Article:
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"MAN and Weather" comprises a series of six essays upon a variety of subjects of general meteorological interest. The six chapters are essentially the author's Lowell Institute lectures of somewhat over a year ago. Professor McAdie has the faculty of writing in a pleasant, easy style. His attractive little volume of a hundred pages should stimulate an interest in meteorological phenomena and their many human relations. Anyone who gives an hour to the reading of these essays will realize that the science of the atmosphere is by no means altogether made up of a mass of difficult physical and mathematical problems. Plenty of such problems there certainly are, awaiting solution by highly-trained physical and mathematical meteorologists. There are also plenty of simple observations that can be made without technical training, such, for example, as the study of the forms and movements of clouds. As our author well says, "the wonderful thing about clouds is that you do not have to pay to see them: one does not even have to travel abroad to see them. Nearly every form can be seen by one who watches, even from a city bedroom window."
Numerous examples of the influence of weather upon military and naval operations are cited n the essay entitled "The Strategy of Weather in War," including not only the older "stock" examples but also several from the Great War. Professor McAdie was Senior Aerographic Officer, U. S. N. R. F., of the Nary during the War, and trained a considerable number of officers at Blue Hill for aerographic work overseas. "Weather in Peace," "The Structure of the Atmosphere," "Clouds, Fogs and Water Vapor," "Lightning," and "Droughts, Floods and Forecasts," are the subjects of the other five essays. There is thus a considerable variety of subjects, and each chapter contains many items of popular interest. For example, we learn something about "frost fighting" in California; the value of expert testimony on the part of the meteorologist in law-suits; the importance of weather forecasts in railroading and in industry; the real facts in connection with Franklin's famous kite experiments, simple rules of protection from lighting. The essential facts in our present understanding of the structure of the atmosphere are vividly illustrated by considering the atmosphere as a six-story building.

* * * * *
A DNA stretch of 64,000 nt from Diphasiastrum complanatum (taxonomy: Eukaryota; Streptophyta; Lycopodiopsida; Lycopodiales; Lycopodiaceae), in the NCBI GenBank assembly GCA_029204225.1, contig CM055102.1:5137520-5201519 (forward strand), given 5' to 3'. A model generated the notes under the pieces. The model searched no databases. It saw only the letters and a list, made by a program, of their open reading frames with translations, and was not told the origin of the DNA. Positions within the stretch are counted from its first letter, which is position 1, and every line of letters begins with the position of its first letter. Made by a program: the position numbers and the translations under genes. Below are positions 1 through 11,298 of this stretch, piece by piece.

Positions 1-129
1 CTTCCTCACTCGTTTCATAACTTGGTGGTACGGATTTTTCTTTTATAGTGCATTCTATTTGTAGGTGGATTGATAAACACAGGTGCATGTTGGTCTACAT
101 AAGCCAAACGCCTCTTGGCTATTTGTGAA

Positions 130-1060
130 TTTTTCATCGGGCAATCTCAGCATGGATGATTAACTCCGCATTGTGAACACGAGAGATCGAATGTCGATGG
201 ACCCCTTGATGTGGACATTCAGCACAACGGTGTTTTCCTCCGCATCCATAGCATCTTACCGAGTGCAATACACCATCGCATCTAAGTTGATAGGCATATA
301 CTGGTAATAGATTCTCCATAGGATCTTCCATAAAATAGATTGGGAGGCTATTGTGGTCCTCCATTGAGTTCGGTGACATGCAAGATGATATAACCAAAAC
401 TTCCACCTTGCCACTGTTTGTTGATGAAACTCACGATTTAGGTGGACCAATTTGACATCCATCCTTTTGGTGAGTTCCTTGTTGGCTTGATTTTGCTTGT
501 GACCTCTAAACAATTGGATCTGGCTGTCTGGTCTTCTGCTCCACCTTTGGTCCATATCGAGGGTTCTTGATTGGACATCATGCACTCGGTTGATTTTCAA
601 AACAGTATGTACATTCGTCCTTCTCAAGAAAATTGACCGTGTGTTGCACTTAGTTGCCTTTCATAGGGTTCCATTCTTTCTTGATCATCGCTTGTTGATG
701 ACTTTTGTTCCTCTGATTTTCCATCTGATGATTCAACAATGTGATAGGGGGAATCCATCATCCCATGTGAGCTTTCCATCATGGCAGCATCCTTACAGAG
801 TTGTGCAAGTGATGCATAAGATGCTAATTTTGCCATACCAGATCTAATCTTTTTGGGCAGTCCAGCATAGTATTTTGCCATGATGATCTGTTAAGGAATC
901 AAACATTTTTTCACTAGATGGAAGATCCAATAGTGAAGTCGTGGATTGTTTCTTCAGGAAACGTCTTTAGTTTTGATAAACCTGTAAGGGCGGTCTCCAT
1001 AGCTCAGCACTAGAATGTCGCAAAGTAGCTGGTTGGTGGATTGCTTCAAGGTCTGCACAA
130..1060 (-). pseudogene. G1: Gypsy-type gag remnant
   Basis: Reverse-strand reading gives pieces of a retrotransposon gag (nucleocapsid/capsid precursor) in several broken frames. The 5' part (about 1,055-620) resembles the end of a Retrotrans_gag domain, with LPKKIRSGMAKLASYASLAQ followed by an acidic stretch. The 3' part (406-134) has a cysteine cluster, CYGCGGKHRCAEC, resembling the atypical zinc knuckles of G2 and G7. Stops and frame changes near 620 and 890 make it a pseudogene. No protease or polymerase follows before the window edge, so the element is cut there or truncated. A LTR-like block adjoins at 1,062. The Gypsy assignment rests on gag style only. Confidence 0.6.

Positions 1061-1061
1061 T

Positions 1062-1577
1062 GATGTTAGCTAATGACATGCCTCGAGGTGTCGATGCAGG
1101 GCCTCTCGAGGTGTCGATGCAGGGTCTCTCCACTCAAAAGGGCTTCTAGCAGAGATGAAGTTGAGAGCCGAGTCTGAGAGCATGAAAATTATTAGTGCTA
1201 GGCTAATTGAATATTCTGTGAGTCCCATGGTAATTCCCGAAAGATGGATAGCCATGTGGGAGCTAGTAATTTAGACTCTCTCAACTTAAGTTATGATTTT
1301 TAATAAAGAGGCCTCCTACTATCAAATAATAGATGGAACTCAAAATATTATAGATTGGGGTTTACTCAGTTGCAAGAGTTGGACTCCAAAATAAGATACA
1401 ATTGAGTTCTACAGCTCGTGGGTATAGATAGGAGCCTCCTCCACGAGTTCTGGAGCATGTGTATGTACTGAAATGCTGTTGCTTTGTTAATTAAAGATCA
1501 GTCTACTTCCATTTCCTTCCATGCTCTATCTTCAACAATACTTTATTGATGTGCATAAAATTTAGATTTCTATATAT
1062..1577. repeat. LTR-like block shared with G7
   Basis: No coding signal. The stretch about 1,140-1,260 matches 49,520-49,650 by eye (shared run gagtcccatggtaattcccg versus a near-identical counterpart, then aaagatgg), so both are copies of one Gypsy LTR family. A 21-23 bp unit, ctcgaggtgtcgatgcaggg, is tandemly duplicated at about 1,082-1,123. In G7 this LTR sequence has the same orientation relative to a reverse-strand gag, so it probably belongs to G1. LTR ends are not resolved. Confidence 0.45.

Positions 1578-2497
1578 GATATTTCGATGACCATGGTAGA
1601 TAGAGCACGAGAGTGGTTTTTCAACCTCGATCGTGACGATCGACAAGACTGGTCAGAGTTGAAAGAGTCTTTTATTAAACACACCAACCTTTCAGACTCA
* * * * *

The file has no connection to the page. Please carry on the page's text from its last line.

It is, perhaps, unfortunate that Professor McAdie has here and there given prominence to certain of the new units, such as the new Blue Hill temperature scale and the Kilobar. The sentence (p.48), "in five minutes the ballon was a mile high, the pressure 840 Kilo bars, the temperature 1060, or there had been a fall of 30 Kilograds," certainly conveys very little to the average reader unless he thinks rather intensely and makes his conversions himself before he proceeds to the next sentence. Yet professor McAdie is well-known as an ardent advocate of these new units, has fought a hard battle for their adoption, and naturally does not want to let any opportunity slip by without having another shot at his target.
While, in the opinion of the reviewer, the volume would have served its purpose better had these new units, and the discussion regarding the aurora, for example, been omitted, most of the discussion is simple and easily understood, and the book should stimulate an interest in atmospheric phenomena among those who do not care to make a real study of the subject. Some beautiful half-tones, mostly of clouds, but also including a few of frost, fog, and lightning and an especially good one of a corona, certainly add to the interest of the book. The press-work and the binding, it is hardly necessary to add, are above reproach.
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